YOU DON'T SAY|
Wedding guests see the sights
Mark and Gay Maloney and family take every opportunity to promote Decatur, so daughter Phyllis’ wedding Saturday turned into a tourism bonanza for North Alabama.
They’ve traveled the world during Mark’s service as an international board member and a foundation trustee for Rotary International.
Friends from about 16 countries — including Nigeria, Brazil, Argentina, Germany, Italy, Switzerland, England, Japan, Korea, India, China and Romania — came for the wedding, along with family members from Illinois, Minnesota, Turkey and elsewhere. The wedding weekend resembled a tour, with 109 rooms reserved at the Holiday Inn and buses taking guests to see Point Mallard, farms and the U.S. Space and Rocket Center, and to a boat outing on the Tennessee River.
Patrice Stewart says just about everybody came but the queen of England, whom Phyllis met during her student days at the University of Cambridge.
Courtland Baptist Church is using its vacation Bible school to honor the memory of a member who always supported the event, Roger Cartee.
The Rev. Sam Wallace, pastor, said Roger died six weeks ago. He was always the first to ask how he could help, Sam said.
Roger’s name is printed on the church’s Bible school T-shirt, Melanie Smith reports. The school is Monday through Friday, 9 a.m. to noon.
Back to school?
While Hubert L. Hester spent most of his career with the Alabama State Troopers as a driver license examiner in Decatur, the state assigned him other duties at times.
He told Ronnie Thomas that he handled crowd control at an occasional wildcat strike, and during the 1960s he worked civil rights demonstrations. Hubert was working in Huntsville when schools first began to close during integration.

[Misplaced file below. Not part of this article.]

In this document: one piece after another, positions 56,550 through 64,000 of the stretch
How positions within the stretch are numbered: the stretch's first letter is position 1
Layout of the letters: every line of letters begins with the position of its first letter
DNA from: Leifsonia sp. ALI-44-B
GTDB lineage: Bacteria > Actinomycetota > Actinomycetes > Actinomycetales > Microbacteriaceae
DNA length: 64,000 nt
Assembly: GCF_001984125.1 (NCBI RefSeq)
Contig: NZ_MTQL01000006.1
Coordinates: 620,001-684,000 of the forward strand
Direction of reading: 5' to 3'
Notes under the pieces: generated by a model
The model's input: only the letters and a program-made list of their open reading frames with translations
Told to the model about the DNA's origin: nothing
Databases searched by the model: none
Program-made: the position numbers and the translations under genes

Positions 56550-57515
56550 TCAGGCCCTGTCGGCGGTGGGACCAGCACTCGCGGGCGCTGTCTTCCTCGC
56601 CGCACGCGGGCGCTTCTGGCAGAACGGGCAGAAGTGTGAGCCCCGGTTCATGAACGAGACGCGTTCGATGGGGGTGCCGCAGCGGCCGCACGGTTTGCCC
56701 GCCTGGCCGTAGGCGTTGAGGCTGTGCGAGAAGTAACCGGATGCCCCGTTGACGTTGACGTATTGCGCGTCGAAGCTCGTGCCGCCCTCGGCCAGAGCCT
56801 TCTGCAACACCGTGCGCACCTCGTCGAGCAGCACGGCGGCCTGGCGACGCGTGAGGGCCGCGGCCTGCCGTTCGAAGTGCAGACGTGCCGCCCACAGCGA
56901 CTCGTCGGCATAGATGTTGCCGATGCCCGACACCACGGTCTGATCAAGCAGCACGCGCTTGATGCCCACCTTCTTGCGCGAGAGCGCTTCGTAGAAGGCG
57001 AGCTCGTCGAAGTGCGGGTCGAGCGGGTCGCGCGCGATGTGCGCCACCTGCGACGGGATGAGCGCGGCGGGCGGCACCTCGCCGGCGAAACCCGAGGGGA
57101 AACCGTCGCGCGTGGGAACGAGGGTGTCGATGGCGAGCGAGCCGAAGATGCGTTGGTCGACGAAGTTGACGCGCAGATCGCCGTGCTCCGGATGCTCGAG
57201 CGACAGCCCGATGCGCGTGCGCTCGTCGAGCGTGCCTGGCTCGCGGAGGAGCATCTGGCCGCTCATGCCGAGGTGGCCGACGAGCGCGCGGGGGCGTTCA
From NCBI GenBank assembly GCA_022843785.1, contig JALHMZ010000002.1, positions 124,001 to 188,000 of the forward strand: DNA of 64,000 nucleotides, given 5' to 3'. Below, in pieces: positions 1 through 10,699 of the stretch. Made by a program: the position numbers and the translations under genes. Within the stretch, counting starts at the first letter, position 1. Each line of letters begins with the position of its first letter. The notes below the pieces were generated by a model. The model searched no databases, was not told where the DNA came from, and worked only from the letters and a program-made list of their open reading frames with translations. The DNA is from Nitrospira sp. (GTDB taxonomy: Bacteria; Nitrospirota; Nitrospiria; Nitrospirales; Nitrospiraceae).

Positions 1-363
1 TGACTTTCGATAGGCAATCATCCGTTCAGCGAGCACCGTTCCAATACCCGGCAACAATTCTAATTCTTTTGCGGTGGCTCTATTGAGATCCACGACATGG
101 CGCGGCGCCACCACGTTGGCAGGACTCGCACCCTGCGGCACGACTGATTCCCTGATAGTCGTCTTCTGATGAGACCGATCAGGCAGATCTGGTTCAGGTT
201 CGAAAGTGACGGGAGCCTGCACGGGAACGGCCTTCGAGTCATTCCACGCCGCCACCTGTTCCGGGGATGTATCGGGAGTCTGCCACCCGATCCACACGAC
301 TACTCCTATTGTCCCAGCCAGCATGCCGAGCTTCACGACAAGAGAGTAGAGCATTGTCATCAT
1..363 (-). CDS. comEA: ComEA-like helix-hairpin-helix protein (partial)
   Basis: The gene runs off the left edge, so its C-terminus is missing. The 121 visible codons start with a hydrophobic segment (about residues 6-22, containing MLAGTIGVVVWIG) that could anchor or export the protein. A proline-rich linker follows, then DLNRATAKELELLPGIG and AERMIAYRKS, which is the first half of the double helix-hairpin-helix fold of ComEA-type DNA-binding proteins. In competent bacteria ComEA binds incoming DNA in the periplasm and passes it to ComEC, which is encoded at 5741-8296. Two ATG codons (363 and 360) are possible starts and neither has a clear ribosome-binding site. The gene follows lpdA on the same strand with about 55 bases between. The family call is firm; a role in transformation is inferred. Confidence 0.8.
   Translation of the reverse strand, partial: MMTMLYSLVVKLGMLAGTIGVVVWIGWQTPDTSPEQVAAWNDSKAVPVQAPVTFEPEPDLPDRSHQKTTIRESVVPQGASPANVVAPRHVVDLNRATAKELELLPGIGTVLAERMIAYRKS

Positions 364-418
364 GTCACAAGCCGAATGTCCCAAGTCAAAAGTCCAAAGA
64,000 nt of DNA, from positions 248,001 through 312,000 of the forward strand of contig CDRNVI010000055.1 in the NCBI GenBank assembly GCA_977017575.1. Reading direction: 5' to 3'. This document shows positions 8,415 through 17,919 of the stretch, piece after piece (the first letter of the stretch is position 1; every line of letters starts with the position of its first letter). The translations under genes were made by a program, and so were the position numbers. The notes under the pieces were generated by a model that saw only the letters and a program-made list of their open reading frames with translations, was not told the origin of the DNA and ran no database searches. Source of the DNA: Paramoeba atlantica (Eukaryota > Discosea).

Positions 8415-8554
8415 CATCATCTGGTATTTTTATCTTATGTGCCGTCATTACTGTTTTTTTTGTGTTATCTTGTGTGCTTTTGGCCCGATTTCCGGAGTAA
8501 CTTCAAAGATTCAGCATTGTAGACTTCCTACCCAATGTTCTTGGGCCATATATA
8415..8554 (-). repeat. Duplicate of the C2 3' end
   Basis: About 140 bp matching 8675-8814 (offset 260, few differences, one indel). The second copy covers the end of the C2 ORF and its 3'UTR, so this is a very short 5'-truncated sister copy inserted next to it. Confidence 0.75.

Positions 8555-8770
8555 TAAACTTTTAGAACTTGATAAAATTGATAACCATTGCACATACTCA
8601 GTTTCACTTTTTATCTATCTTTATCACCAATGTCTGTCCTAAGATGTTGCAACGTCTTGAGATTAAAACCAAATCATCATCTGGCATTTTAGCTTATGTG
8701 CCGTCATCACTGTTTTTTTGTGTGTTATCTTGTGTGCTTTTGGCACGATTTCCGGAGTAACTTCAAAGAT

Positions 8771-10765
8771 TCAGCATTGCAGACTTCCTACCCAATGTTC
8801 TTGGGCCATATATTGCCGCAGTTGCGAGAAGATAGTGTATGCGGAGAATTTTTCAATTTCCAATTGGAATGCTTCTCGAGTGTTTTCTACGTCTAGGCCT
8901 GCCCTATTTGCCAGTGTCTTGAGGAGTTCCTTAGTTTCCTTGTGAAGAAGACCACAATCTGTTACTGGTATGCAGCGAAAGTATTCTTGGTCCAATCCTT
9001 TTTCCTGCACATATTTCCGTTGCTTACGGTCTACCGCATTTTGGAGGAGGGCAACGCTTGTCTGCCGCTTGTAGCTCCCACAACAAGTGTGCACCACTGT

“A kid, probably a first-grader, was standing beside me,” Hubert said. “He looked me up and down. Finally, he said, ‘Storm trooper, are you going to let me go to school?’ I said, ‘Son, they’ll let you go to school, but I don’t know where.’ I’ll never forget that.”
At Hartselle High School’s graduation, one member of the Class of 2007 couldn’t control his exuberance.
After getting his diploma and walking off the stage on the football field, the young man did a cartwheel across the grass, Scott Morris reports.
Then, when he returned to his seat, he opened the diploma and shook it at the audience as if to say, “And you thought I couldn’t do it!”
State Rep. Joseph Mitchell, D-Mobile, glided into the House chamber in a well-cut, conservative sport coat, geometric tie, freshly pressed slacks and gray and white running shoes, according to M.J. Ellington.
“This is to run from the taxpayers in,” he joked.
Send stories for You Don’t Say to email@example.com, or call Weekend Editor Steve Stewart at 340-2444. Or write P.O. Box 2213, Decatur, AL 35609. Daily staff members contribute many of the items you see here. This column appears Sundays and Wednesdays.